“And am I the first?” I asked. “I’m flattered.”

“No, I asked Eliza first.” She then said, “There’s also another person who might need help. Mubashir Mubarak. In terms of power, he’s the closest thing to me. He’ll need help eventually, and he might go to you.”

“And why don’t you go help him yourself?” I asked. “You’re probably the only one who can understand him.”

“I already have too much power,” Alma said, “and you want me to cozy up with Mubashir? Besides, I don’t think he’d take too kindly to me just suddenly appearing.”

“Point taken,” I said. “But what about Mayu? And what’s this horrible thing that’s coming?”

“You don’t need to worry,” Alma said, “let me worry about that.”

And then she left and the room went back to normal.

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Track 14: Whispers

Around three hours into our flight to California, Eliza left the room to get something to eat. “I’ll be back as soon as I can,” she said.

“Don’t worry,” I said, “I’ll be fine. Or as fine as someone with a concussion can be.” Eliza looked at me hesitantly, then left.

Then everything became strangely sepia-toned and the edges of things began to flow like waves, like still-wet ink. Outside, the view of the sea was replaced with a familiar display of millions of lights, each a different color. The door opened and in walked two familiar people.

“Nathan,” Alma Hebert said. “It’s been a long time, hasn’t it?”

“Yeah,” I said, making contact with Alma’s dead gray eyes, but occasionally I looked at the huge man who’d come in with her. Ulfric Trollbjorn’s tall and sturdy frame was so huge he had to duck and twist to get through the door. Since he was wearing a long-sleeved shirt and long pants, I couldn’t see his muscles, but I’d remembered them. They were big enough to be intimidating, but small enough for him to be as much dancer or runner as weightlifter. “It’s been a while, hasn’t it?”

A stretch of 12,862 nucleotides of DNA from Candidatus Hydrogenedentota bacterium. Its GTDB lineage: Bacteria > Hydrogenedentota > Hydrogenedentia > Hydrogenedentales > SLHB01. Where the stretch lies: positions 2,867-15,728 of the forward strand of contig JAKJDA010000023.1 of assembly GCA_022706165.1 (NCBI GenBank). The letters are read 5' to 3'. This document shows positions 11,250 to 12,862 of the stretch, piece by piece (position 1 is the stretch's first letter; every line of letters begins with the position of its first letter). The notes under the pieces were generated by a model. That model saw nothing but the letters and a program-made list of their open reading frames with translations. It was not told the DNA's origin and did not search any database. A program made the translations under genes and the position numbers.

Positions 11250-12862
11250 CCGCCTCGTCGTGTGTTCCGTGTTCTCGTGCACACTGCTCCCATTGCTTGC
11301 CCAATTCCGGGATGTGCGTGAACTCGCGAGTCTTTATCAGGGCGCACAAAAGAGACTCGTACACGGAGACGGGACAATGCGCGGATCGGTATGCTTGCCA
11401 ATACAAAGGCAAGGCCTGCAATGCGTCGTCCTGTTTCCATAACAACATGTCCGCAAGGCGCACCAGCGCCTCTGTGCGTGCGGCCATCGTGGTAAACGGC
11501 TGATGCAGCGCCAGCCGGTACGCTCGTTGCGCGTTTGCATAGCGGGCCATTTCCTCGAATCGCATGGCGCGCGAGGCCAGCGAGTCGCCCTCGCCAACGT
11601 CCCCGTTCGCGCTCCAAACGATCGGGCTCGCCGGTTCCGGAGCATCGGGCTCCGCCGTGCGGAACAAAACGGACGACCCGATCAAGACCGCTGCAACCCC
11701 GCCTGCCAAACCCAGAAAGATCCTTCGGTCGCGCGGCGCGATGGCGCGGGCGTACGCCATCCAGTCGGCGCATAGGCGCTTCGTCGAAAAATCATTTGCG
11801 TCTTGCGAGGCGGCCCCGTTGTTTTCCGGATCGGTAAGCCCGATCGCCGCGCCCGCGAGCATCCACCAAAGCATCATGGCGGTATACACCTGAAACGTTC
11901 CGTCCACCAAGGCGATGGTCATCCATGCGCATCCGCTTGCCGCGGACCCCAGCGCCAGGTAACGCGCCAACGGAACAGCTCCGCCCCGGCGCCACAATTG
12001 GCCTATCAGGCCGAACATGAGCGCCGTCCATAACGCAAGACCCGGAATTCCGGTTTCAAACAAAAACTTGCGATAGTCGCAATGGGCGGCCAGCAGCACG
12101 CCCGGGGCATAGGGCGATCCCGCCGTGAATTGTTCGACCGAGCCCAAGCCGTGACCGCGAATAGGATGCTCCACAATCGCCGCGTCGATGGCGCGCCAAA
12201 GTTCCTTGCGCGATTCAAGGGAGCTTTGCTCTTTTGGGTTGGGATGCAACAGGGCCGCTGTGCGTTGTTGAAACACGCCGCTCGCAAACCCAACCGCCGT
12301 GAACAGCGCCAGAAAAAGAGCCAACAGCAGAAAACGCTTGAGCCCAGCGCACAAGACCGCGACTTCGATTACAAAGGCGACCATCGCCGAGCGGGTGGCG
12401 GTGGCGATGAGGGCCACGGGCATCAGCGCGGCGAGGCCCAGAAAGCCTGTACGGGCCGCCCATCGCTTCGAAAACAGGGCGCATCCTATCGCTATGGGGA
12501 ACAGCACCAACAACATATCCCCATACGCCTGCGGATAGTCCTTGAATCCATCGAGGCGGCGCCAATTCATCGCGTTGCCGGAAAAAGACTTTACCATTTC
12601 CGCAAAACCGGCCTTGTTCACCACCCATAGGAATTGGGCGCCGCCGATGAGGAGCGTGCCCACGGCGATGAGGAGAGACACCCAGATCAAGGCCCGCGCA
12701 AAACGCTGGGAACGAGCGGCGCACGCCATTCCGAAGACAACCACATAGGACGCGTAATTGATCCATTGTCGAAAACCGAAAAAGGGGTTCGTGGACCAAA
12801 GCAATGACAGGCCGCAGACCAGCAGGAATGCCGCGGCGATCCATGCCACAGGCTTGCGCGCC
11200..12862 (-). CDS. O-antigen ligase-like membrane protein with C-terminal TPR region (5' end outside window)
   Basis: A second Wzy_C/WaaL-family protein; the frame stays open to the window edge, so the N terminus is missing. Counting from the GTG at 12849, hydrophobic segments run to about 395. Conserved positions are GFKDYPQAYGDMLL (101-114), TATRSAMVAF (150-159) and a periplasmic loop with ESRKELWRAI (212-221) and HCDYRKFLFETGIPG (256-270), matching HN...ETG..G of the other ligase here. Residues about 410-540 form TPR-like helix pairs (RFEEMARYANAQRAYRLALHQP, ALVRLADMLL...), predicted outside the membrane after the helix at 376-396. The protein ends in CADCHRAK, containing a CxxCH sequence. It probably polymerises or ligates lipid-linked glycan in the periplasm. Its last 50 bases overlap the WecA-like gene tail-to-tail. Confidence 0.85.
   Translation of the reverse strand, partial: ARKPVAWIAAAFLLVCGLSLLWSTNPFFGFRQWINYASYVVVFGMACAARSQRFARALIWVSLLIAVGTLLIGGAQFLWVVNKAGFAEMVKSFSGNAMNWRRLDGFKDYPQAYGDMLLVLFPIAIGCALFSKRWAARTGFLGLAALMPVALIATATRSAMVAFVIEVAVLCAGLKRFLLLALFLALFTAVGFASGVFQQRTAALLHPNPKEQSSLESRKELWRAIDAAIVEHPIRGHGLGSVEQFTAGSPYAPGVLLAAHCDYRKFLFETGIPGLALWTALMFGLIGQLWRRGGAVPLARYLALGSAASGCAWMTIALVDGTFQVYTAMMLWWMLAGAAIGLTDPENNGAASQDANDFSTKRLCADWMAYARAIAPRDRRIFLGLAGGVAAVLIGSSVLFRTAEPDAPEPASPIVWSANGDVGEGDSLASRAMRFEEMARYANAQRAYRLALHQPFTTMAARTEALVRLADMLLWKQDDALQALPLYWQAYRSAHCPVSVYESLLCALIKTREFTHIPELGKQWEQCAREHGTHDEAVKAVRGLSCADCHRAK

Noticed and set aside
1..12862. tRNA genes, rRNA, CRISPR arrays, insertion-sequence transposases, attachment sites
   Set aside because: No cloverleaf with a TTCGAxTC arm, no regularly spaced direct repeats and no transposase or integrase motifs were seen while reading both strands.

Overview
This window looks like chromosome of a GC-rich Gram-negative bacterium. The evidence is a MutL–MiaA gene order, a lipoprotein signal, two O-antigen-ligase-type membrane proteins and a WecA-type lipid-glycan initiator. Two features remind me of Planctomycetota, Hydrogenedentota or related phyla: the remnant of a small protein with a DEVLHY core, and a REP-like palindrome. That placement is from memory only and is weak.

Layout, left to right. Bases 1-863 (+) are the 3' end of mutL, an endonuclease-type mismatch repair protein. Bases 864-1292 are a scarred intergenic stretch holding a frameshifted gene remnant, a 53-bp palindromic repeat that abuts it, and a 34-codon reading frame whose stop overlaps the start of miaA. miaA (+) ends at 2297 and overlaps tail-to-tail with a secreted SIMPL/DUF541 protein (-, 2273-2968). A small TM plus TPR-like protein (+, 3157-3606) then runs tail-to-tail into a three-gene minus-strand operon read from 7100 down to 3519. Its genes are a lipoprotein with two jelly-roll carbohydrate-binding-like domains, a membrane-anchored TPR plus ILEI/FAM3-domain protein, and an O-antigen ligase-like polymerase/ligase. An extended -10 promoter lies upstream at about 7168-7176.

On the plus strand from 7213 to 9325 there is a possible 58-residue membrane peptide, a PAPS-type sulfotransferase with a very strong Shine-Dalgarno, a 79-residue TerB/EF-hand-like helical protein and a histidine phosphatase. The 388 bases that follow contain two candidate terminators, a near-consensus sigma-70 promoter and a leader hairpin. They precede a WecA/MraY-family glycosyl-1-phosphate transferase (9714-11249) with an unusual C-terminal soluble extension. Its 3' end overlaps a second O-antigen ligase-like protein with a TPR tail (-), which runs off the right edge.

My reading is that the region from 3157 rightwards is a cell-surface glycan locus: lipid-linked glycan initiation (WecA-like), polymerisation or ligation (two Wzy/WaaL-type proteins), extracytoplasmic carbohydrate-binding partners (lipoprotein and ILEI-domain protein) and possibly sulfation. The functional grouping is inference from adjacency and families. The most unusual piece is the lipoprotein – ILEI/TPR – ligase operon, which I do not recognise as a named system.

“You know, don’t you?” Alma asked. As I stared at her, I noticed that occasionally there was a bit of a flicker where she went from appearing to be a healthy (if extremely pale) teenager/young adult to a more skeletal figure.

“I’m not entirely sure what you’re talking about,” I said. Alma looked at me like I was an idiot. Then I remembered where I had seen those colored lights before. “Fuck. You’re their death goddess, aren’t you?”

“Yes,” Alma said. “The question is, what are you going to do about it?”

“Right now,” I said, “nothing. This is a hallucination, right? Nothing I can do here.”

“Hallucination is a good enough term to describe what this is for your purposes, I suppose,” Alma said. “And, as near as I can tell, there’s a decent chance you’re right about not being able to do anything here.”

“Only decent?” I asked.

“The people at the IDRF,” Alma began slowly, as if not really being able to believe what she was saying, “the best and brightest Nowhere Island University had to offer in all their fields ruled physical methods pretty early. From what I can understand, though, this state can cause psionic backlash if I’m not-”

“What do you mean, ‘ruled out physical methods?’” I asked.

I was suddenly struck by a literal cold rage. The cold burned me and the impact of the literal waves of emotion radiating from Alma could be measured by my stomach turning. “They killed me,” Alma said, her voice even more monotone somehow. There was also a tightness about her face. “Starved me to death, then dropped my corpse into an incinerator. One of their few acts of mercy.”

She stopped. “Sorry, but I had a bad time with them. The question is, are you going to help?”

“Is this about the Architect?” I asked. “Because I’m not going to help you knock off one of the other thirds of the Final Prophecy.”

Alma was visibly confused. “What prophecy?” she asked.